Families in Mississippi may be concerned about the standard of care their elderly parents and other loved ones are receiving in nursing homes. Reports of nursing home neglect and abuse can send chills up the spines of even the most dedicated family members who have thoroughly researched their elderly relatives' care providers. According to one study, residents in for-profit nursing homes are almost twice as likely to have health problems as a result of negligent or substandard care than those living in nonprofit facilities or community homes.
Reports of neglect in Mississippi nursing homes and throughout the country are increasing at an alarming rate. Investigations of these incidents typically reveal the problems to be due to understaffing, a lack of training provided to the staff or a combination of both. Far more pernicious is the rise of intentional abuse inflicted on the elderly residents by their caretakers.
Of all the forms of abuse prevalent in nursing homes, neglect is the most common one. Simply put, neglect takes place any time an individual does not get the level of care they require; for example, when a man from Mississippi in his 80s has problems feeding himself and doesn't get fed regularly by a caregiver, this is considered neglect and abuse, which is a very serious matter and needs to be handled immediately.
Nursing homes in Mississippi are generally geared to create a community atmosphere for those who live in them. They also tend to have skilled nurses and other medical professionals on staff. However, there are issues that an individual may not be aware of when entering a home or entering a family member into one. For instance, some nursing homes don't allow lawsuits and instead require arbitration.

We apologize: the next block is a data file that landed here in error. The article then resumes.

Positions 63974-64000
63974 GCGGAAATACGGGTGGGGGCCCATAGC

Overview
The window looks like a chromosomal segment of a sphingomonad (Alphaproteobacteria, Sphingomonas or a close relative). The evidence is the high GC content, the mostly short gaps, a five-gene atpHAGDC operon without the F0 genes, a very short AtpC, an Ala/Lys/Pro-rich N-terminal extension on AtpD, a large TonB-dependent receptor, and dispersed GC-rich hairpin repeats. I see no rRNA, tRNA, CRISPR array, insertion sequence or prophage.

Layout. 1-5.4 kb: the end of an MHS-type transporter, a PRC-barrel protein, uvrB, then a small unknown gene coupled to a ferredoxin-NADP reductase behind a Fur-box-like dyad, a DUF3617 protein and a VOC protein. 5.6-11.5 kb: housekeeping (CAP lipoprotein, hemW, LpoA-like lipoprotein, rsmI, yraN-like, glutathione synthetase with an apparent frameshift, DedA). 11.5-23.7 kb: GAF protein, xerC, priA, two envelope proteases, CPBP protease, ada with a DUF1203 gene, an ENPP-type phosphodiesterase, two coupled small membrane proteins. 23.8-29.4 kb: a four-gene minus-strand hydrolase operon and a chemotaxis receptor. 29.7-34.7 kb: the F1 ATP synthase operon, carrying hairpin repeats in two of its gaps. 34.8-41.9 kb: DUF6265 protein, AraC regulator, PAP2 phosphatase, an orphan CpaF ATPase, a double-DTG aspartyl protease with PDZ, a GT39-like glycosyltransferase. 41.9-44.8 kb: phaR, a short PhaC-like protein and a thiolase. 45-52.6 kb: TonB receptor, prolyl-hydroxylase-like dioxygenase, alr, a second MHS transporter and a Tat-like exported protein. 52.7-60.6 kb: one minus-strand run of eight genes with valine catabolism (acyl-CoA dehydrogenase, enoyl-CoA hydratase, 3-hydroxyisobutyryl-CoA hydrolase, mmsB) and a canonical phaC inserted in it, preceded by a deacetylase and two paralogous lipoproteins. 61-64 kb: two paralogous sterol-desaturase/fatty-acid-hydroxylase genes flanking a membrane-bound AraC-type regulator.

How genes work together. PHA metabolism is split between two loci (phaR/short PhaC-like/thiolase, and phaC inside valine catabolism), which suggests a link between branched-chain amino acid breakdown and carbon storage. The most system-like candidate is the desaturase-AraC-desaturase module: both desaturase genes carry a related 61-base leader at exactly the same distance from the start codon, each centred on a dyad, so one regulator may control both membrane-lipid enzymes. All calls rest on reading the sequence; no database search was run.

Health care facilities in Mississippi and throughout America may benefit from a new Trump administration policy. He is rolling back fines that were levied against nursing homes that had been cited for abuse or neglect in the past. During the Obama administration, two-thirds of nursing homes that were cited for severe violations received fines. Under the new policy, homes will either not be fined or will receive smaller ones.
Many Mississippi residents have loved ones that are in nursing homes and may be shocked by the prevalence of nursing home neglect and abuse. A recent congressional report highlighted the extent of the problem, pointing to a need for major reforms.
According to the U.S. Census Bureau, roughly 20 percent of the United States population will be 65 years or older by 2030. Many may need to spend at least some time in a nursing home. However, Mississippi residents and others may lose a critical protection if the federal government has its way. It intends to get rid of a ban on pre-dispute arbitration.
Nursing homes in Mississippi and the rest of the country routinely administer blood thinners, like Coumadin or Warfarin, improperly. The drugs are useful in stopping internal bleeding, but can be fatal if they are given to patients excessively or in insufficient doses.
Mississippi residents who live in nursing homes are protected by a variety of federal regulations. For instance, they have the right to see and visit with family members, service providers and government representatives, among others. They also have the right to keep their own clothing and other possessions assuming that it is safe to do so. Those who receive government benefits cannot be asked to leave a nursing home because of that fact. Medicare or Medicaid recipients may also not receive differing levels of treatment compared to those who pay out of their own funds.
Mississippi residents who have family members living in nursing homes may be interested in learning that following a revision of federal rules, their loved ones may be able to be more involved with their own healthcare. According to a director at the advocacy group Consumer Voice, the rule revisions could transform the care that nursing home residents receive.